We call it “Dorris’ List” after the community dynamo who researched the places of worship in Bayview Hunters Point back in 2011. It needs some updating (please email us with suggestions), but this neighborhood faith listing is still the best we know of.
Dorris’ List was part of the Bayview by Foot walking tours project funded by SF Department of Public Health.
Pearl Gate Baptist on the corner of Revere and Latona is the oldest church in the neighborhood.
Dorris Vincent is 80+ years old going on 25. Her energy for working in the Bayview Hunters Point community is remarkable, and her wisdom is a quick reminder of the rich experience she brings to all she does.
In one day, Mrs. Vincent might be seen at Providence Baptist Church where she worships, a meeting of a community watchdog organization that she sits on, and at an event a community cultural center where she has been a stalwart leader. Whew!
Mrs. Vincent worked as an accomplished seamstress and her husband pursued a career as a professional printer as the Vincent family put down roots at Hunters Point. In October of 1969, Mrs. Vincent moved, along with her children, into the Victorian house on Palou Avenue in the heart of Bayview where she still lives.
Mrs. Vincent is a member of Providence Baptist on McKinnon which, together with Providence Foundation, is the largest church in the heart of Bayview.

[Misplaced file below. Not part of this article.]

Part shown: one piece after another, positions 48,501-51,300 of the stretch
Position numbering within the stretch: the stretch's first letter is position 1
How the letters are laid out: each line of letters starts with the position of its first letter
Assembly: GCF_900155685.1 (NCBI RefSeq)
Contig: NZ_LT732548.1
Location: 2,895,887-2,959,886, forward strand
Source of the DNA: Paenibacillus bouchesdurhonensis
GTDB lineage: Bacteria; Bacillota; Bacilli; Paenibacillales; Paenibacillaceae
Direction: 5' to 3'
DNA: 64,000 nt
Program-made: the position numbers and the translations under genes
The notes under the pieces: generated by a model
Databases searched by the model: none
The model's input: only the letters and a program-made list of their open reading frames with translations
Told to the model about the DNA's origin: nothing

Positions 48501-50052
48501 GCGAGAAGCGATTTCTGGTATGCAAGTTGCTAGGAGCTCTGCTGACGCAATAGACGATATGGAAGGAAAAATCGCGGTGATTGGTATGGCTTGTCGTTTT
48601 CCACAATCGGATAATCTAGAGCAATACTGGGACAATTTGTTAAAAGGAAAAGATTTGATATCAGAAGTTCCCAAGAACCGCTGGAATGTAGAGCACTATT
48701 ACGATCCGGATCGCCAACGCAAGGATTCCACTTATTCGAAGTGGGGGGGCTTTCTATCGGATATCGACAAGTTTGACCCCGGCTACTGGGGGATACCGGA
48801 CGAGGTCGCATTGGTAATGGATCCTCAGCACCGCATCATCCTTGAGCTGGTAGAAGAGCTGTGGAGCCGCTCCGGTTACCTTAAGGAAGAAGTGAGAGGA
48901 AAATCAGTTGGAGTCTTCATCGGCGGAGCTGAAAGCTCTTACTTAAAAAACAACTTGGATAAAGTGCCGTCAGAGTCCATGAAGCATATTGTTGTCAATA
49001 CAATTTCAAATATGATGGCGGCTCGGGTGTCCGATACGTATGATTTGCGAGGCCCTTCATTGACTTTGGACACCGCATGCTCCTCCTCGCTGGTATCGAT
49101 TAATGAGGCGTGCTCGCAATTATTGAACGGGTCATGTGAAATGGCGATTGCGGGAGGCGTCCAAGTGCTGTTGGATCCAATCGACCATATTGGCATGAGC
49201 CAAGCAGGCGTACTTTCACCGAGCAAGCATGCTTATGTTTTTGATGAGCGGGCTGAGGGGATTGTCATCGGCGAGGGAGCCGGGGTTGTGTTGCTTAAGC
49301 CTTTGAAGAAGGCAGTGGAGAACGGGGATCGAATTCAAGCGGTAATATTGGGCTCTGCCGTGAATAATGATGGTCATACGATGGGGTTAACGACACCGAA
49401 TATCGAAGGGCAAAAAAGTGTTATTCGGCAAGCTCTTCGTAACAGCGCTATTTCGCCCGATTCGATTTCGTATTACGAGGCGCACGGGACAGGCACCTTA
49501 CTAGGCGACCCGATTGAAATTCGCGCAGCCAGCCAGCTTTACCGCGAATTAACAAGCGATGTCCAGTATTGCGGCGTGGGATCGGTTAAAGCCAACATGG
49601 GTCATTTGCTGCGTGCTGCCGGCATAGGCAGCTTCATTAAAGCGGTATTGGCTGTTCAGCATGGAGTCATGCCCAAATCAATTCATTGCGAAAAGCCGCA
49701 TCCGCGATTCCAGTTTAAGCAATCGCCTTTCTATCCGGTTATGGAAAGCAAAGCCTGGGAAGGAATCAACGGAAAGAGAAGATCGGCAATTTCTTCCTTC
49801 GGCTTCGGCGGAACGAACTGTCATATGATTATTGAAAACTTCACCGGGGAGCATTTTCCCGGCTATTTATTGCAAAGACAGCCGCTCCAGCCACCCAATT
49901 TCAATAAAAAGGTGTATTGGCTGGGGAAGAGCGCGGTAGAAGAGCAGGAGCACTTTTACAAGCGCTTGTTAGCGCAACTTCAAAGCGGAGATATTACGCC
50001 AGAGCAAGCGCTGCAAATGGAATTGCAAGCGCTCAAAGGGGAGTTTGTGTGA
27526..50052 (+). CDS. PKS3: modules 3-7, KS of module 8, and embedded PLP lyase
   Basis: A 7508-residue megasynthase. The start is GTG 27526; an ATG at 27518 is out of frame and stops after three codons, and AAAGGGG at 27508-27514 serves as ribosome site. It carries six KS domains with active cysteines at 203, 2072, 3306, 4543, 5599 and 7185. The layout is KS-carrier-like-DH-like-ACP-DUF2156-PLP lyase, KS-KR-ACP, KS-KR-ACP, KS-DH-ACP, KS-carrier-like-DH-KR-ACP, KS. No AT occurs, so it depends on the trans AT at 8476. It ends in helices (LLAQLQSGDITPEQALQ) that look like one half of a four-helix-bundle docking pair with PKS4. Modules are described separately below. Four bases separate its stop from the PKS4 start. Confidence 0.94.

“We all own the house on Palou,” she says referencing her children. “When I bought it, they came to me with their own savings, a tiny amount of money but enough to make the house a family purchase.”
Mrs. Vincent took a commitment to developing the faith tour portion of “Bayview by Foot” Walking Tours beyond all expectation. Not only did she design a lovely walk in the heart of Bayview, but she created the community’s best comprehensive listing of churches in the process.
The congregation at All Hallows Catholic Church on Newhall at Palou includes a large number of Samoan worshipers, and holds Spanish language services.
Where does this spirit of service come from? As they say, The fruit doesn’t fall far from the tree.
“I learned it from my parents and grandparents,” Mrs. Vincent says. “Growing up in Georgia, it wasn’t uncommon for me to wake up in the morning and find a few strangers at the breakfast table.”
She explains how, at that time, there was no lodging for African American travelers like there was for white travelers. Townspeople knew which families could help, and pointed anyone passing through to houses like Mrs. Vincent’s childhood home.
Nation of Islam maintains a mosque and a community center on 3rd Street and Revere.
“My father never charged anyone. People usually came on foot, or sometimes by mule and wagon. After spending the night, they would leave with breakfast under their belts and a packed lunch in hand.”
Some of the “fruit” of Mrs. Vincent’s family tree may have rolled as far as California, but not far in spirit. Faith and community are still budding on that tree. Dorris Vincent is still helping set Bayview Hunters Point’s standard for community involvement. And the Vincent children are carrying on the tradition.
Jeffrey Betcher, QGI/Footprints